In 2007, a merger with natural food chain Wild Oats was challenged by the Federal Trade Commission, which cited concerns it would be a natural foods monopoly. Whole Foods relinquished control of 13 stores after the FTC found out Mackey was anonymously writing blog posts that were critical of Wild Oats.

Source: Reuters


In 2007, Whole Foods crossed the pond to open a flagship store in London. It first came to the city after buying local chain Fresh & Wild. At the time, investors were concerned that the UK’s grocery market was already a crowded space. Whole Foods currently has nine stores in the country after a dramatic, 40-store plan was scaled back.


Whole Foods stumbled a bit in 2008. The stock fell 76% in one year, and Whole Foods sold a 17% stake to private-equity firm Leonard Green & Partners LP. The firm later exited in 2011 to a profit of about $1 billion.

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Business Insider/Hayley Peterson

Source: Law360


In 2013, Whole Foods became the first chain to label all foods made with GMOs.


By 2015, Whole Foods hit another hurdle — organic and natural food became more prevalent and cheaper as more and more competitors got in on the game. Walmart became the largest seller of organic food in the country, and investors became worried Whole Foods might get left behind in a segment of the market they had created.

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Mallory Schlossberg/Business Insider

In 2016, Whole Foods opened a new concept store, 365 by Whole Foods. Stocked primarily with Whole Foods’ 356 Everyday Value Brand, the stores are meant to be millennial-focused with a focus on value. The first store opened in the Silver Lake section of Los Angeles.

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Whole Foods

In 2017, an activist hedge fund, Jana Partners, purchased a stake in the chain, shuffled the board, and pushed it to lower prices to better compete with more mainstream chains.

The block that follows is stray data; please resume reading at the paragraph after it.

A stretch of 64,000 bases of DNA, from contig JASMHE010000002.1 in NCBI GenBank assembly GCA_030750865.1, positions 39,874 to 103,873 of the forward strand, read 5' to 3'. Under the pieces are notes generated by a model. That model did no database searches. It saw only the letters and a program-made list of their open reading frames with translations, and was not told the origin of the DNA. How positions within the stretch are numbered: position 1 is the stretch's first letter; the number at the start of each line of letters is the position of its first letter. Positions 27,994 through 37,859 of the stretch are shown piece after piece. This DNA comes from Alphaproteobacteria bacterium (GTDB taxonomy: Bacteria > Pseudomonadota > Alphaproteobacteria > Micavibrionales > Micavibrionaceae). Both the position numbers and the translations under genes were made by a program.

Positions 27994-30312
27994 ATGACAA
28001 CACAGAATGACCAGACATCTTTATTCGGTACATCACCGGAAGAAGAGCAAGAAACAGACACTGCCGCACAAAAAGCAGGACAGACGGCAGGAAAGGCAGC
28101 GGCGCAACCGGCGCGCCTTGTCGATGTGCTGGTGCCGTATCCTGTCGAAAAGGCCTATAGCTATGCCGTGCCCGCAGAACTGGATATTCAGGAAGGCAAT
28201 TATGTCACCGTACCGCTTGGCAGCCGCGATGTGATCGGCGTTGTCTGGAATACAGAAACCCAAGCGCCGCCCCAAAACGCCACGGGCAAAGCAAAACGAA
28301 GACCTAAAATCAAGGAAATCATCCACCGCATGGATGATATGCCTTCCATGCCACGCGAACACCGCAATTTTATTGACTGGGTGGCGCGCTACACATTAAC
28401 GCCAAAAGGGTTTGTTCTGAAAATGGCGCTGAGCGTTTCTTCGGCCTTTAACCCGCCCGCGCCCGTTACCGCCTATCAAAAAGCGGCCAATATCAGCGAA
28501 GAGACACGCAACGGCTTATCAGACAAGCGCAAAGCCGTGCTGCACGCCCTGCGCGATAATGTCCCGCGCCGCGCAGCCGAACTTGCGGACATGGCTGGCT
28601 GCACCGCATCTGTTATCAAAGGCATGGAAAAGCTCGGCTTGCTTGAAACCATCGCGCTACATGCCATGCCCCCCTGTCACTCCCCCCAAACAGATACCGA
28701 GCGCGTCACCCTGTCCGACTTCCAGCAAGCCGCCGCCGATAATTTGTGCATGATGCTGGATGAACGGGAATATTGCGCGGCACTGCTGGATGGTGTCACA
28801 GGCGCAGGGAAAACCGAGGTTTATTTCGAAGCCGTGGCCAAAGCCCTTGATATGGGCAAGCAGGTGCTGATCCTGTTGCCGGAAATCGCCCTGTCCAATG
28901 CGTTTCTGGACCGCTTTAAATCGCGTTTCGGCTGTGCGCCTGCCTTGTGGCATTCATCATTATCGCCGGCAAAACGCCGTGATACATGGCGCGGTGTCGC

Mackey, in an interview with Texas Monthly, let loose saying, “Yes, we need to evolve.”

He added: “We need to get better, and we’re doing that. But these guys just want to sell us, because they think they can make forty or fifty percent in a short period of time. They’re greedy bastards, and they’re putting a bunch of propaganda out there, trying to destroy my reputation and the reputation of Whole Foods, because it’s in their self-interest to do so.”

Source: Texas Monthly


Two days after that article was published, it was announced that Amazon would buy Whole Foods for $13.7 billion. After the Whole Foods deal closed in August of that year, Amazon immediately cut prices and started selling the Amazon Echo in the produce aisle, as well as Everyday Value items online.

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Kate Taylor

Source: Business Insider


By June 2018, Amazon had fully integrated its Prime membership program into Whole Foods stores, supplanting Whole Foods’ other membership programs. It came with members-only discounts and an extra 10% off. Whole Foods also rolled out pickup and delivery services through Prime Now.

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Business Insider

Source: Business Insider


Whole Foods said in February 2019 that it would stop opening new 365 format stores, and it will reportedly convert its current 12 locations to be regular Whole Foods stores.

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Jessica Tyler/Business Insider

Source: Business Insider, Yahoo Finance


Whole Foods hasn’t quit testing new store formats, however. In March, it opened a small convenience store-like outlet next to one of its Manhattan, New York, stores and called it the Whole Foods Market Daily Shop. It emphasizes local vendors and speedy service.

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Whole Foods

In April, Whole Foods slashed prices across the store and deepened the discounts available for Prime members, further chipping away at its Whole Paycheck image.

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Business Insider/Hayley Peterson

Source: Business Insider